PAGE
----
Inhaled GM-CSF in neonatal mice provides durable protection against bacterial pneumonia

Elizabeth M. Todd, Rashmi Ramani, Taylor P. Szasz, S. Celeste Morley

Research output: Contribution to journalArticlepeer-review

6 Scopus citations

Abstract

Pneumonia poses profound health threats to preterm infants. Alveolar macrophages (AMs) eliminate inhaled pathogens while maintaining surfactant homeostasis. As AM development only occurs perinatally, therapies that accelerate AM maturation in preterms may improve outcomes. We tested therapeutic rescue of AM development in mice lacking the actin-bundling protein L-plastin (LPL), which exhibit impaired AM development and increased susceptibility to pneumococcal lung infection. Airway administration of recombinant granulocyte-macrophage colony-stimulating factor (GM-CSF) to LPL−/− neonates augmented AM production. Airway administration distinguishes the delivery route from prior human infant trials. Adult LPL−/− animals that received neonatal GM-CSF were protected from experimental pneumococcal challenge. No detrimental effects on surfactant metabolism or alveolarization were observed. Airway recombinant GM-CSF administration thus shows therapeutic promise to accelerate neonatal pulmonary immunity, protecting against bacterial pneumonia.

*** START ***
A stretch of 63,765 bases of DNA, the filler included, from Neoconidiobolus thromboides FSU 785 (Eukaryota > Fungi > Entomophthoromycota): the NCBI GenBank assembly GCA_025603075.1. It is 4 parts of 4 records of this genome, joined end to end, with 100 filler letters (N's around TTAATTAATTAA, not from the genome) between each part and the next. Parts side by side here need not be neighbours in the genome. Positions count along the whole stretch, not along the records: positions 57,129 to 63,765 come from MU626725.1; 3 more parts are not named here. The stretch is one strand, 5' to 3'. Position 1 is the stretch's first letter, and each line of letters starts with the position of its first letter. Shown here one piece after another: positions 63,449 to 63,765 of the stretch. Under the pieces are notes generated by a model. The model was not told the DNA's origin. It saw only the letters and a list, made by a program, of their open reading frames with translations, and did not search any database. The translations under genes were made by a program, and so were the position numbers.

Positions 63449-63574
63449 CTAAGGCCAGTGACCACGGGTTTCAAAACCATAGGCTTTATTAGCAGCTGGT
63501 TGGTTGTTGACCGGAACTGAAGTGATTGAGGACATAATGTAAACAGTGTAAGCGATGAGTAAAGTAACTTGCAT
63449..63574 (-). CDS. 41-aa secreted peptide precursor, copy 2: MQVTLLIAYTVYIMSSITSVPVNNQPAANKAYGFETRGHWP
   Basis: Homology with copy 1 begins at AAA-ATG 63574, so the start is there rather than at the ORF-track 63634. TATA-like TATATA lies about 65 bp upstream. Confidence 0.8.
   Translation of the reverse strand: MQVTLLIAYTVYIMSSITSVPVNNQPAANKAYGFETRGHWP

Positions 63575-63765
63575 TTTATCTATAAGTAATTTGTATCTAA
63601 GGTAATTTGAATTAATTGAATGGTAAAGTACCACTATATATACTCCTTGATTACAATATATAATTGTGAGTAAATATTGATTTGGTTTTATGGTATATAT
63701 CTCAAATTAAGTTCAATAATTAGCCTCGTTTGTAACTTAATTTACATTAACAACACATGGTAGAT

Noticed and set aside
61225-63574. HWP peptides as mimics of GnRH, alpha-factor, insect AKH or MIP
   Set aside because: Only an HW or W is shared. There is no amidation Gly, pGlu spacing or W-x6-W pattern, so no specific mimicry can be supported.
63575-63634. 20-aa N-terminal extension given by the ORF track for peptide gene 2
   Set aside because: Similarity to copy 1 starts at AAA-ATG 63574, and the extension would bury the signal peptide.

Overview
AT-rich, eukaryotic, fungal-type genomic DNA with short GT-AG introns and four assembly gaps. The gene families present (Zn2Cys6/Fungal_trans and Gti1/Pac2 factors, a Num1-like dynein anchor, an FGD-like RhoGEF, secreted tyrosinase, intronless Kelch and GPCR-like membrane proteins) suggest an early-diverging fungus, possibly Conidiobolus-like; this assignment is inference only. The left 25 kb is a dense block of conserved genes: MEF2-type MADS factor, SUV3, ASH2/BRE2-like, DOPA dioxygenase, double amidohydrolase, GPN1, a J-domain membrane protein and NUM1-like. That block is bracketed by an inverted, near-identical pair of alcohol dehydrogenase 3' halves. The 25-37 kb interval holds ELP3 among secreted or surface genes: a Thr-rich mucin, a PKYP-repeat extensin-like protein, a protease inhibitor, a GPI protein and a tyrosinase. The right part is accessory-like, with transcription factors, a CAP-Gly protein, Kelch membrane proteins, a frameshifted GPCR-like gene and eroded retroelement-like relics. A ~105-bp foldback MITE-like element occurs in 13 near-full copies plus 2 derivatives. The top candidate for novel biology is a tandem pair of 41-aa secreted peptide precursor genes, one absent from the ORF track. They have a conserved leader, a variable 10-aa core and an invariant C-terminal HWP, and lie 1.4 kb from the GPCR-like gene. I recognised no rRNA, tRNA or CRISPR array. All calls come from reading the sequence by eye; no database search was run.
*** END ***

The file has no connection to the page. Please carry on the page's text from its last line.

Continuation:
Original languageEnglish
Article numbereaax3387
JournalScience Advances
Volume5
Issue number8
DOIs
StatePublished - Aug 14 2019

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